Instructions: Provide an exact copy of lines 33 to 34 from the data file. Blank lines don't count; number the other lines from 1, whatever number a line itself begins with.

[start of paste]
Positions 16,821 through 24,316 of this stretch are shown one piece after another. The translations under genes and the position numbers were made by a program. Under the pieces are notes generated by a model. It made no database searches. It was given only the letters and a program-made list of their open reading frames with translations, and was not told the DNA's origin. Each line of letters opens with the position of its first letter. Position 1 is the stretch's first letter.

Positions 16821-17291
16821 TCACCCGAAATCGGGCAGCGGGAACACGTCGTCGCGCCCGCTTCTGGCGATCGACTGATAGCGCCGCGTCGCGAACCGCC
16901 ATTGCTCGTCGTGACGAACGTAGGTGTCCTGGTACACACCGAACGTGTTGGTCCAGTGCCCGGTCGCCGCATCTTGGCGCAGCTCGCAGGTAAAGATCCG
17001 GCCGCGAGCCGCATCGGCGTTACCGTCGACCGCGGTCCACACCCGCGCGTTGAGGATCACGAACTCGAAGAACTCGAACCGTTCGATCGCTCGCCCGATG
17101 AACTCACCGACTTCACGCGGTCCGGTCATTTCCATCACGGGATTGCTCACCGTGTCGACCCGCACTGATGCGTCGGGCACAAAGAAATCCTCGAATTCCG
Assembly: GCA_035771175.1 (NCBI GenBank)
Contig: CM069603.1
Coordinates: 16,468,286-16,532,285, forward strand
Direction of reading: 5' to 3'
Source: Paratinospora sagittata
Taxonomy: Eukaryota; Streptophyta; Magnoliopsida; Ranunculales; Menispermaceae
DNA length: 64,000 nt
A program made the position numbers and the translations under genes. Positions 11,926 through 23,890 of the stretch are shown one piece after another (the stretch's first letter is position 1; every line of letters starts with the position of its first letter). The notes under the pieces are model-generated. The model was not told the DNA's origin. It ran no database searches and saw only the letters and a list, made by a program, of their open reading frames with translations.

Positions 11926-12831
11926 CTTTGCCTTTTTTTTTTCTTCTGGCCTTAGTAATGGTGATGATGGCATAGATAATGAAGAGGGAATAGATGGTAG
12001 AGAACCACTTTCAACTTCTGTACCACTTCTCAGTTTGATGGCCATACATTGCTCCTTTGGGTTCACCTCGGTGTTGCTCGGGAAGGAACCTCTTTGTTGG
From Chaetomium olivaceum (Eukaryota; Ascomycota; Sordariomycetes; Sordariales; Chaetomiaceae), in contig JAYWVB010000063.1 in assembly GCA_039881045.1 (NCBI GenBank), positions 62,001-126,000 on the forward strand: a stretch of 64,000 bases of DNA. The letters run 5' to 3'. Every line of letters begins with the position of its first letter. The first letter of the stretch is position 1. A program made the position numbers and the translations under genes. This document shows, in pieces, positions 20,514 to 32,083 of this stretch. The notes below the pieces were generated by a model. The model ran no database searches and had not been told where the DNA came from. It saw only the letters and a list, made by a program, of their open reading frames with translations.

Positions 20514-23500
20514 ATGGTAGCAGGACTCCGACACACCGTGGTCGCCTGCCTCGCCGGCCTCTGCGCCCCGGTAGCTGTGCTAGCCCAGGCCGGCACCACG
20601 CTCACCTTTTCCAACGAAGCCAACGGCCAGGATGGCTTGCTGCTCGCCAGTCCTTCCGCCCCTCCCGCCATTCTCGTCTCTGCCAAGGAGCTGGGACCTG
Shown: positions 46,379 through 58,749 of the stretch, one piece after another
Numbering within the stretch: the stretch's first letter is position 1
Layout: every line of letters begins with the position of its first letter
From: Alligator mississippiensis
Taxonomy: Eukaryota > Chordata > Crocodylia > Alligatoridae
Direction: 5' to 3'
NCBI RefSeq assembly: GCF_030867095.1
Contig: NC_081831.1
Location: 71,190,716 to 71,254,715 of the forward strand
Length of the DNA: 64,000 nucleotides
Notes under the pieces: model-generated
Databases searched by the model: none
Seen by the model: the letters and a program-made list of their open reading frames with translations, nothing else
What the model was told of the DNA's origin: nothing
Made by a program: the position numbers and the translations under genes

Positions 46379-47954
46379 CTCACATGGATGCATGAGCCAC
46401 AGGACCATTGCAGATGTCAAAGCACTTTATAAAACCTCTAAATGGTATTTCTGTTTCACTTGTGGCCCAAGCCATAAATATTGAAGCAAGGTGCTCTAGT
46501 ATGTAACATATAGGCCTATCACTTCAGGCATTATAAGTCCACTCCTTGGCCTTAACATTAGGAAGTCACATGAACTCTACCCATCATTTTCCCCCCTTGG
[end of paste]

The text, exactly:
Databases searched by the model: none
Seen by the model: the letters and a program-made list of their open reading frames with translations, nothing else